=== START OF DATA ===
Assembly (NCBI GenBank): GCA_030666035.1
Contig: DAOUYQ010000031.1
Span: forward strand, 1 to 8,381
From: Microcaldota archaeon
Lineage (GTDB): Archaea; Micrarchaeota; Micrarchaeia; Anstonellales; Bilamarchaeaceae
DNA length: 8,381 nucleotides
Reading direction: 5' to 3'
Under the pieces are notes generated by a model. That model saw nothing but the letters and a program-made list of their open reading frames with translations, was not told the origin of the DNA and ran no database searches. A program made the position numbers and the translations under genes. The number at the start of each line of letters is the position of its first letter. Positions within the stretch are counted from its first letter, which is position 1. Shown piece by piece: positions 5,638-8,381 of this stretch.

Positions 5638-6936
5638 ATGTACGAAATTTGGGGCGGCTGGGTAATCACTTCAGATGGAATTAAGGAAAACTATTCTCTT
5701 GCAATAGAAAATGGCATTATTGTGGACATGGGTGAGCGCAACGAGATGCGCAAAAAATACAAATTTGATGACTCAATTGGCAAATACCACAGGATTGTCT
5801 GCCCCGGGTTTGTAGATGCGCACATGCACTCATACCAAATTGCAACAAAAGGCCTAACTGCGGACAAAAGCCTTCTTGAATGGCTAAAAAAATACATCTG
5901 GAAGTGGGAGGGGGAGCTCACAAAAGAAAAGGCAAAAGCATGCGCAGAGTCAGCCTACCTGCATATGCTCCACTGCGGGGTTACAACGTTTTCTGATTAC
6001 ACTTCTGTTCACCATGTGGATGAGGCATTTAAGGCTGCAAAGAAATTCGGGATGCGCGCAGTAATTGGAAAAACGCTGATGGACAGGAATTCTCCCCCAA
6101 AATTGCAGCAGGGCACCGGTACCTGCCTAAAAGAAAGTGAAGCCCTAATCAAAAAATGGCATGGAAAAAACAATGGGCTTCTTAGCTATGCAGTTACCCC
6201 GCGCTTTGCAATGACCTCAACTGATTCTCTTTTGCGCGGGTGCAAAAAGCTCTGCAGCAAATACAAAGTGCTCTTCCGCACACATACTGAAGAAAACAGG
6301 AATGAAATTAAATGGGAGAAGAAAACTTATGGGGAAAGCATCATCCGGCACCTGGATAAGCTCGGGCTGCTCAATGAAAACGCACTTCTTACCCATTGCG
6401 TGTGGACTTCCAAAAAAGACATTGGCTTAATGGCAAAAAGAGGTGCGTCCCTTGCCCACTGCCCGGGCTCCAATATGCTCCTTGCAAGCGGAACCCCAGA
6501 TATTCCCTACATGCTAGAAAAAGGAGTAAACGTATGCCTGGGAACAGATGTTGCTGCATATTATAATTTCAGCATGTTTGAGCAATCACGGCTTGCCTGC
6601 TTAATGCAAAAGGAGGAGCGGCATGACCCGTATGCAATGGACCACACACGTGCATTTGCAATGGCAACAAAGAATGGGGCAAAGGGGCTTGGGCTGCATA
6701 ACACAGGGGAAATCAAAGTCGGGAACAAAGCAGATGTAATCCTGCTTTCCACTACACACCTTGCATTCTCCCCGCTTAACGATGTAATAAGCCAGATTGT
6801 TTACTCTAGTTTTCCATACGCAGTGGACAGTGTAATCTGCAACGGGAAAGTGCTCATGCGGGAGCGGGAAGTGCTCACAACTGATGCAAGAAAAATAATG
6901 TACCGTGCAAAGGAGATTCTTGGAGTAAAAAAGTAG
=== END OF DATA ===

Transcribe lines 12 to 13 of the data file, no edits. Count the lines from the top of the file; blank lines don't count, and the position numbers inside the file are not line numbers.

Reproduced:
5801 GCCCCGGGTTTGTAGATGCGCACATGCACTCATACCAAATTGCAACAAAAGGCCTAACTGCGGACAAAAGCCTTCTTGAATGGCTAAAAAAATACATCTG
5901 GAAGTGGGAGGGGGAGCTCACAAAAGAAAAGGCAAAAGCATGCGCAGAGTCAGCCTACCTGCATATGCTCCACTGCGGGGTTACAACGTTTTCTGATTAC